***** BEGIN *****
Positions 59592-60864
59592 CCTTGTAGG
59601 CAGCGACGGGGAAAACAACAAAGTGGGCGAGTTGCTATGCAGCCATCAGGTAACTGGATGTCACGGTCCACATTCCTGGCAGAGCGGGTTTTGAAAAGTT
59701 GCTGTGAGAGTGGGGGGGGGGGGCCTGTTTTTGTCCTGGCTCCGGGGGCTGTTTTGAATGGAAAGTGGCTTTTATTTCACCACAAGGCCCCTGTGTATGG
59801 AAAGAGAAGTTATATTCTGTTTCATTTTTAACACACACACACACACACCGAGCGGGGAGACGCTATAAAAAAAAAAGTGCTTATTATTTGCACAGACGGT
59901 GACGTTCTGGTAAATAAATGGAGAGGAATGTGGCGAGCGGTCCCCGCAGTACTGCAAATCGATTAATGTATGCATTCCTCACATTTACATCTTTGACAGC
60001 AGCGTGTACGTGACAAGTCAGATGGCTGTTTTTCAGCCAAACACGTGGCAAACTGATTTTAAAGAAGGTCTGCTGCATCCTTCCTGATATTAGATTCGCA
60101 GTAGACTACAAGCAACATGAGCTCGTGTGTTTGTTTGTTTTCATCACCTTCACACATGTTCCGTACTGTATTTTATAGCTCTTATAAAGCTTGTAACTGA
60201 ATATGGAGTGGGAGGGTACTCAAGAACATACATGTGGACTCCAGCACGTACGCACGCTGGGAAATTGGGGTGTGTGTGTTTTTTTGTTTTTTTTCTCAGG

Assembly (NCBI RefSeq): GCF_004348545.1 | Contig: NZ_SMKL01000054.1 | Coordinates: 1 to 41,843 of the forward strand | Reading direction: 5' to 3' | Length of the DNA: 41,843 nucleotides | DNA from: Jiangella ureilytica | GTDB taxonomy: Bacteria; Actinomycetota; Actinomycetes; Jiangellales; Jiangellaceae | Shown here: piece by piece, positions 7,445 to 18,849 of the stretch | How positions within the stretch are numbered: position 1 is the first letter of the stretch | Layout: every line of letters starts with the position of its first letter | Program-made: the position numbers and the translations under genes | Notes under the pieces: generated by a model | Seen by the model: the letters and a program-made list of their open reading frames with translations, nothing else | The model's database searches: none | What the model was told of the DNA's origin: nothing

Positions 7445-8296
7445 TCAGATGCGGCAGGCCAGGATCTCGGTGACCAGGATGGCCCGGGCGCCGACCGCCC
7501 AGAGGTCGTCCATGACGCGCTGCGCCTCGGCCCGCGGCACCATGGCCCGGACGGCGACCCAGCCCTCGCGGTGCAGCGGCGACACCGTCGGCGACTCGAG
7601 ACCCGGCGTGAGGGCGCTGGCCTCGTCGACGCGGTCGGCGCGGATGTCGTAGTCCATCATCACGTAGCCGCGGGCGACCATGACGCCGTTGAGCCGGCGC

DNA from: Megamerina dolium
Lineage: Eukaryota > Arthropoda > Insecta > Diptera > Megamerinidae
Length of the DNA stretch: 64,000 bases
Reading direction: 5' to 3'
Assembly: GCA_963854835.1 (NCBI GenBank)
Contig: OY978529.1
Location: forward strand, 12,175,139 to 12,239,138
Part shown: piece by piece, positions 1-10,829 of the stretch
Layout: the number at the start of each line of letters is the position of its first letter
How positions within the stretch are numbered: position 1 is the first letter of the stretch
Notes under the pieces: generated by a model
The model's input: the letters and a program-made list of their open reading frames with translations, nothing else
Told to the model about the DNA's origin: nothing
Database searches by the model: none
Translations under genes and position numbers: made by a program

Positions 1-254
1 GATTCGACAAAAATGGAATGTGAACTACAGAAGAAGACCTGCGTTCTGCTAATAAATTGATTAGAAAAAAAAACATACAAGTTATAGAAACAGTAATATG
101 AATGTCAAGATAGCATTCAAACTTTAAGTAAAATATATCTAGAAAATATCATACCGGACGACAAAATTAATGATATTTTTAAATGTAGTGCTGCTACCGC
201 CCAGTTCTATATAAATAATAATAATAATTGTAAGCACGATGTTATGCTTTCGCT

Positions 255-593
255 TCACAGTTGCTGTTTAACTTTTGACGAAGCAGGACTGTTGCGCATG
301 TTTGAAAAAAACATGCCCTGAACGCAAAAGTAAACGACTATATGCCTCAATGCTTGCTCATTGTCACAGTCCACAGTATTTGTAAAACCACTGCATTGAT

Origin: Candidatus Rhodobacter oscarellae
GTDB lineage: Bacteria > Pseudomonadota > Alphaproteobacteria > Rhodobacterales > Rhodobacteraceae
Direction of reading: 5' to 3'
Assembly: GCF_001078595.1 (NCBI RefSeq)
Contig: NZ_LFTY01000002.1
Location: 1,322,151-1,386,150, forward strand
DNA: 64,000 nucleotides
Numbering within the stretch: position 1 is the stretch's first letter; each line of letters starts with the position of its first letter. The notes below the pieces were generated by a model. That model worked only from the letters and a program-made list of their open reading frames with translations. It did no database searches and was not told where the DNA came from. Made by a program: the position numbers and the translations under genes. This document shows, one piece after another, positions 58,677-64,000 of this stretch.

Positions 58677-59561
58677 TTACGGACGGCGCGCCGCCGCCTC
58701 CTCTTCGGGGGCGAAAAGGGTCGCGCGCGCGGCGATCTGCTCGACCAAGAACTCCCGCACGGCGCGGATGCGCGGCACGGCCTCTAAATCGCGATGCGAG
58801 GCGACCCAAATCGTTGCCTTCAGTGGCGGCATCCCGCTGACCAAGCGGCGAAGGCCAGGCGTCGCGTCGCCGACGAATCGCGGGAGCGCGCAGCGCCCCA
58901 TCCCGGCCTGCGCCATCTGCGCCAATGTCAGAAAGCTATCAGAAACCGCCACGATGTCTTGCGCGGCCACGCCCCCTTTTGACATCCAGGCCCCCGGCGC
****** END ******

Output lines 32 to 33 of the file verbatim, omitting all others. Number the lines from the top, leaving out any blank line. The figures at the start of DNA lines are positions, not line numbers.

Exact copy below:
101 AATGTCAAGATAGCATTCAAACTTTAAGTAAAATATATCTAGAAAATATCATACCGGACGACAAAATTAATGATATTTTTAAATGTAGTGCTGCTACCGC
201 CCAGTTCTATATAAATAATAATAATAATTGTAAGCACGATGTTATGCTTTCGCT